- The US has long lagged behind other countries when it comes to passenger rail.
- In 1971, Amtrak was formed from 20 other ailing passenger railroads.
- The railroad has expanded to cover 21,000 miles on 33 routes — but has never escaped financial trouble.
150 years ago this month, the United States completed one of the most impressive engineering feats of the time (and to this day): a single railroad, connecting sea to shining sea.
In the decades following, American trains — carrying both freight and passengers — would flourish. Railroads shuttled passengers between thriving urban centers, and streetcars criss-crossed towns around the country. By 1916, 98% of all intercity travel took place on rail, according to US Census Bureau statistics.
But by the 1940s, American’s insatiable appetite for automobiles had begun to take shape.
Railroads’ share of the travel market began to shrink drastically as the government began to incentivize road building and airport investments. And by 1970, the last year that America’s rail network was privately controlled in its entirety, the total miles traveled on trains had fallen to less than 100,000.
That’s when the federal government stepped in to create what would become known as Amtrak. Here’s the history of America’s passenger railroad, which has managed to lose money in every single one of the 48 years since its inception.
SEE ALSO: An Amtrak train with 183 passengers on board was stuck for more than 36 hours after hitting a tree in Oregon
The Congressional Rail Passenger Service Act of 1970 combined 20 of the country’s ailing passenger railroads into on privately-controlled, but government-owned, corporation.
“The Congress finds that modern, efficient intercity railroad passenger service is a necessary part of a balanced transportation system,” lawmakers of the 91st Congress wrote in the bill. The law established basic frameworks for the National Railroad Passenger Corporation and a 15-person board of directors.
President Nixon signed the bill into law on October 30, 1970.
Today that same company is known as Amtrak (a portmanteau of “America” and “track”).
Here, U.S. Secretary of Transportation John Volpe (left), Amtrak President Roger Lewis (center) and Amtrak Board of Incorporation Chairman David W. Kendall (right) unveil the original Amtrak route map.
Amtrak’s first service began on May 1, 1971, with the first “Clocker” train traveling between Philadelphia and New York City.
Patty Saunders was one of the first passenger service representatives hired by Amtrak. According to Amtrak’s archives, female passenger service representatives could chose from pieces such as hot pants and a floor length skirt that could be mixed with various tops and sweaters according to the season.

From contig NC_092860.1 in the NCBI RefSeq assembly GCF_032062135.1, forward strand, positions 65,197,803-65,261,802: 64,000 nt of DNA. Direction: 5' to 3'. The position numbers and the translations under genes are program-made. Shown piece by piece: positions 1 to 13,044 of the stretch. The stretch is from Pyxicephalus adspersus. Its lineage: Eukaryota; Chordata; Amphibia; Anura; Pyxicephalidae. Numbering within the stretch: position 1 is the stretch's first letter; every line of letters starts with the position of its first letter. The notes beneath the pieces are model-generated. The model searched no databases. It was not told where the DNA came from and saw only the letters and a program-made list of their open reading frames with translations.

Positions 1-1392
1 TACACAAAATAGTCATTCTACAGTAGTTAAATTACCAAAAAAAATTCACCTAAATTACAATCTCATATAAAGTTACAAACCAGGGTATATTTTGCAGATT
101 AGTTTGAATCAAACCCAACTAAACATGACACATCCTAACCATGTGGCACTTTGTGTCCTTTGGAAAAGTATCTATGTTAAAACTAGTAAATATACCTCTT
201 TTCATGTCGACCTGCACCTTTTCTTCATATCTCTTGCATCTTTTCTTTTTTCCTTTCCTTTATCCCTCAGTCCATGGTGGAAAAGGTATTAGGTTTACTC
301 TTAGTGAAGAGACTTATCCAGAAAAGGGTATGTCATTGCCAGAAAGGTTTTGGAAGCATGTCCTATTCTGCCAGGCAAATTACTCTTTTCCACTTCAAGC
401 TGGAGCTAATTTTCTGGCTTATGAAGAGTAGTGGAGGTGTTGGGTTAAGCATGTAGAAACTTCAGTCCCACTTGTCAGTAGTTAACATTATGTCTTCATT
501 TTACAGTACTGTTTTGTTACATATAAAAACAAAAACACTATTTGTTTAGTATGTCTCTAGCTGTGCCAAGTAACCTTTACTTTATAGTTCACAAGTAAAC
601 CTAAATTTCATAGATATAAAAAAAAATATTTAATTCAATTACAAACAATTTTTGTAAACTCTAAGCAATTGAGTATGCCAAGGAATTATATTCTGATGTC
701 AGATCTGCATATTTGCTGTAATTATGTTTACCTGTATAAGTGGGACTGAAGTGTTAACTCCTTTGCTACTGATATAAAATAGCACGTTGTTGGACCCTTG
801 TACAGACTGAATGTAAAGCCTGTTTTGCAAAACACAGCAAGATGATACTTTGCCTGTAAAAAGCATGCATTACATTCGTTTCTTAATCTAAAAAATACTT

In total, the system serviced 43 states on 21 routes.
Here’s a look at the original plan for Amtrak routes, as envisioned in the railroad’s first employee newsletter (dated March 15, 1975.)
In 1972, Amtrak’s first international service was added.
Three years later, in 1975, the first Amfleet cars made their debut.
Many of the cars are still in use today, and their iconic rounded shape has become synonymous with many of Amtrak’s routes.
Amtrak trains got their first sleeper coaches in 1978.
Designed by Pullman Standard, the rail company ordered 70 sleeper cars with full bedrooms for long-haul journeys in America’s heartland. The cars are 85 feet long, 10 feet wide and 16 feet high.
But those same long-distance routes are the same reason Amtrak has been losing money for decades.
The Empire Builder, for instance, which runs a 2,230 mile route in 46 scheduled hours from Chicago to Seattle. Despite averaging near 500,000 annual riders, that fare revenue of just over $67 million covers only about 65% of the operating costs.
On most routes, Amtrak trains travel on tracks owned by private railroads, like BNSF or CSX.
That means slow-going, and lower priority than freight trains on the same tracks. In the rest of the developed world, passenger rail is given its own right-of-way without grade crossings, allowing it to run at higher speeds and be a viable alternative to air travel or highways.
The only place where Amtrak functions like a high-speed rail line is the Northeast Corridor, between Washington D.C., New York City, and Boston, where the Acela Express reaches speeds above 100 miles per hour
The Acela serves 14 stops in the corridor, and makes up about a quarter of Amtrak’s total revenue. It first made its debut in 2000, and trainsets capable of even faster speed are set to arrive in 2021.
By 2002, Amtrak was on the brink of bankruptcy.
At the time, Amtrak was losing $347.45 per passenger on its Sunset Limited train from Florida to California. A last-minute loan agreement from the Department of Transportation provided a critical lifeline for the railroad, which ended that year with a record ridership.
Things are slowly improving — but Amtrak is still losing money
Since 2010, Amtrak’s revenue has consistently increased every year, as operating losses declined to $852 million. Still, there are plenty of improvements needed for the US to catch up with other modern train systems throughout the world. The century-old tunnels under the Hudson River connecting New York and New Jersey are in bad need of repair, and local officials have called on the federal government to step in for assistance. That has yet to happen.